Thursday, March 19, 2009

Lighting the Stars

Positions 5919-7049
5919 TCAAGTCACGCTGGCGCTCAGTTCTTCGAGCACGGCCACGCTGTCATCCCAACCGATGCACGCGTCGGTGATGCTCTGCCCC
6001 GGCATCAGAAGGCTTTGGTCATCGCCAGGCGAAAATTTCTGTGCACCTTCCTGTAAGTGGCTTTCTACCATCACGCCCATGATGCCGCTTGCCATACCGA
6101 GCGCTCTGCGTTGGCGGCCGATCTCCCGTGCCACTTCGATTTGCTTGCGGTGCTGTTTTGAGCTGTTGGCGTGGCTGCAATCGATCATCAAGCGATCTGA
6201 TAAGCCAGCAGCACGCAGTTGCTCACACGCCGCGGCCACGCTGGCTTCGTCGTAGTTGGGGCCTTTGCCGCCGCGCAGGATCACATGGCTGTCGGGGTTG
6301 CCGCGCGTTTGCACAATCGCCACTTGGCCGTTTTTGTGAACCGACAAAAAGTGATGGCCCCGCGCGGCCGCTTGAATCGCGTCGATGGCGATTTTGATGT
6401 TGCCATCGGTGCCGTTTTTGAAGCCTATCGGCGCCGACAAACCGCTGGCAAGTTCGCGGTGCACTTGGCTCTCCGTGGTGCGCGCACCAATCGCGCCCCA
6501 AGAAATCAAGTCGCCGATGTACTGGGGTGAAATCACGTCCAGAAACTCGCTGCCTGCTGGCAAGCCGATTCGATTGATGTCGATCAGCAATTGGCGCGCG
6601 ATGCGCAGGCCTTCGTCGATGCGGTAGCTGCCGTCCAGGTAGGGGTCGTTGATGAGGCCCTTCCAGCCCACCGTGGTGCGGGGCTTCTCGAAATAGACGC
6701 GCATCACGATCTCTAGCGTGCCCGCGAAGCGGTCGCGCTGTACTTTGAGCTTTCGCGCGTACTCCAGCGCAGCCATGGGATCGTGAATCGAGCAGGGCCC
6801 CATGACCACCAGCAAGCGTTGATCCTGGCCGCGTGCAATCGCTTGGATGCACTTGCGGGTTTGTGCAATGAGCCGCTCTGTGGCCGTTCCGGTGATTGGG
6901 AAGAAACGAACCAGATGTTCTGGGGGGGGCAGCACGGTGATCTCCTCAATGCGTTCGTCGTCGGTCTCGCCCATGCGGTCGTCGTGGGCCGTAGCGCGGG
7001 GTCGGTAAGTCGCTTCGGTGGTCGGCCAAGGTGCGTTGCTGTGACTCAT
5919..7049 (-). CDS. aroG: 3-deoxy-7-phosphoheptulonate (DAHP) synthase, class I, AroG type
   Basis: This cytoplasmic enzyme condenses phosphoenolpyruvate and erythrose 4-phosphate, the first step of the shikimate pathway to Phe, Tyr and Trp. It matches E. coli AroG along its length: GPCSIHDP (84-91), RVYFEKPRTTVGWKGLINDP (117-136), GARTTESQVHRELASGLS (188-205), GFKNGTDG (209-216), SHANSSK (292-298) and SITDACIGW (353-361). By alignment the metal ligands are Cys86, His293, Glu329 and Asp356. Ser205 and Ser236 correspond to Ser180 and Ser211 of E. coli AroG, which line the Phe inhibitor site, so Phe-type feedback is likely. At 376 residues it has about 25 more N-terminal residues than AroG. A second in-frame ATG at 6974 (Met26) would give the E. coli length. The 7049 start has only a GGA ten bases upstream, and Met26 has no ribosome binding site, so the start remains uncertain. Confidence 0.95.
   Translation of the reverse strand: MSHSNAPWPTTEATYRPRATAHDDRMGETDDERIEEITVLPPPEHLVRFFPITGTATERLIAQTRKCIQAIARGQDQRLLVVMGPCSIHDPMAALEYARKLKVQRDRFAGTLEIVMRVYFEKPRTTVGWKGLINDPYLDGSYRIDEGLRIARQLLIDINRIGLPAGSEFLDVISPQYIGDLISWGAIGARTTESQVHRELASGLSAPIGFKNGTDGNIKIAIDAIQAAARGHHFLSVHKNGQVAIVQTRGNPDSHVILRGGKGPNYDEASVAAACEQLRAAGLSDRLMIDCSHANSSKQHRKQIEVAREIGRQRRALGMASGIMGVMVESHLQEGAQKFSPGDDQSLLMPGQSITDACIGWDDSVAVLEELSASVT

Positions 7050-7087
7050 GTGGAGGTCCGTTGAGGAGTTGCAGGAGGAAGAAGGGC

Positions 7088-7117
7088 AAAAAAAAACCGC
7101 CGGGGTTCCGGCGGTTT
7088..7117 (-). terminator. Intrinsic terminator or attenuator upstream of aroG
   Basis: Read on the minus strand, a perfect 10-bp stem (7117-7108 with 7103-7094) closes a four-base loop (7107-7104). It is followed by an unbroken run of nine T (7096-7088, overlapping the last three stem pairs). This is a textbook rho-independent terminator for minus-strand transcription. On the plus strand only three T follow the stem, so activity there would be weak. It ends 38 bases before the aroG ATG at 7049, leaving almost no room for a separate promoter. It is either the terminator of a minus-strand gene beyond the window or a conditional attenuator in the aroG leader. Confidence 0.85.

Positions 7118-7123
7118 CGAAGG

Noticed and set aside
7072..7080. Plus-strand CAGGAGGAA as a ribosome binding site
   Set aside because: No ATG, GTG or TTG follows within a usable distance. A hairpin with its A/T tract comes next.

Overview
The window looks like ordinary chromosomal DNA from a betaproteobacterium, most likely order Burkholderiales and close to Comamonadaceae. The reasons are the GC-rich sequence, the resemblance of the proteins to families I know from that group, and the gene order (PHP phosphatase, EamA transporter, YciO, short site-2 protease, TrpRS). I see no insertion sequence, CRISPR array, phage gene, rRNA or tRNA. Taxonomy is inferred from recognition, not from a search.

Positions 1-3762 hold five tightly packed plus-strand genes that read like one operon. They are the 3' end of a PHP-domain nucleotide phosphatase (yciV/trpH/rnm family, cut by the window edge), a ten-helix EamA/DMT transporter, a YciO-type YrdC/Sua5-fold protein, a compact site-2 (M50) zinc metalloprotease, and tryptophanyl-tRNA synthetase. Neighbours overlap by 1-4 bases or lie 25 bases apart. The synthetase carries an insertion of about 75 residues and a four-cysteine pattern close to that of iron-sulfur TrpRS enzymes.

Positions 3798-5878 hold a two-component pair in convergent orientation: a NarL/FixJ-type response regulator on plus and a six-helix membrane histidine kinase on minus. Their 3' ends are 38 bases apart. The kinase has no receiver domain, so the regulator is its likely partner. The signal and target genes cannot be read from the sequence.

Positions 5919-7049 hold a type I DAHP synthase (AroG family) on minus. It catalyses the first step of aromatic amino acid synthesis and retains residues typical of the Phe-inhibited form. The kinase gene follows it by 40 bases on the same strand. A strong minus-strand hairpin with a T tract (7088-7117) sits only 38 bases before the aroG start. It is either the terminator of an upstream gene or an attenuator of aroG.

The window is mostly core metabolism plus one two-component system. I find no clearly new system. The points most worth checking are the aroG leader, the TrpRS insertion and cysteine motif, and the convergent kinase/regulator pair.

When I first arrived in Los Angeles I was visiting the set of "Butterflys Are Free" - Goldie Hawn was a very close friend of my wife and I. The cinematographer - Charles B. Lange - took me to lunch. I of course knew very little about lighting a feature film. One of the pieces of advice he gave me was: "You gotta make the stars look good". That thought stuck with me through out the rest of my career. So...when shooting the film "Class" with Jackie Bissett; Andrew McCarthy, etc. there was a scene where Jackie is waiting in a motel room for Andrew to show up. She was dressed in all that black lacy stuff that some people seem to thing is sexy. Now Jackie had some very peculiar and very, very strong views about her lighting. She didn't want the 'key' light higher than six feet. No matter what! Well, using a standin - I lit the loving hell out of that scene. I mean, it was bloody gorgeous! So, now Jackie comes on the set - the director talks to her a moment and we roll the camera. Perfect take! Let's just do one more, says the director - Louis John Carlino. So, as we're preparing to roll again, my operator - who knew better! - ask Jackie to pick her chin up a little for the key light. That's when she noticed the key was about ten feet in the air. Jackie pipes up - "Ric, would you please lower the key light?" I explain that I can't do that or I will ruin the beautiful lighting I have created for her. She insists. I insist - on not changing the lighting. All this leads to Jackie storming off the set to her motor home and me storming off the set to an exit door. Now we're shooting this in Chicago in Jauary. Chicago is very cold in January. Jackie had her motor home to keep her warm. I had nothing. I'd forgot to grab my coat. I mean, I am freezing. Meanwhile Carlino is running back forth pleading - first with Jackie to return, then to me to relight. Finally, and only because I am not in jeopardy of turing into a block of ice - I return. I turned off all the other lights on the set, placed one huge light directly behind the camera (absolutely the worst place to EVER place a light) and announce that I am ready. Jackie returns, assumes her pose on the sofa and the camera rolls. I mean, the lighting was purely awful! End of shot. The next day the lab had printed both takes. The first one with my lighting and the second one with Jackie's. Jackie was there - in the viewing room. Guess which take is in the picture? You got it. So much for making the "Star" look good.

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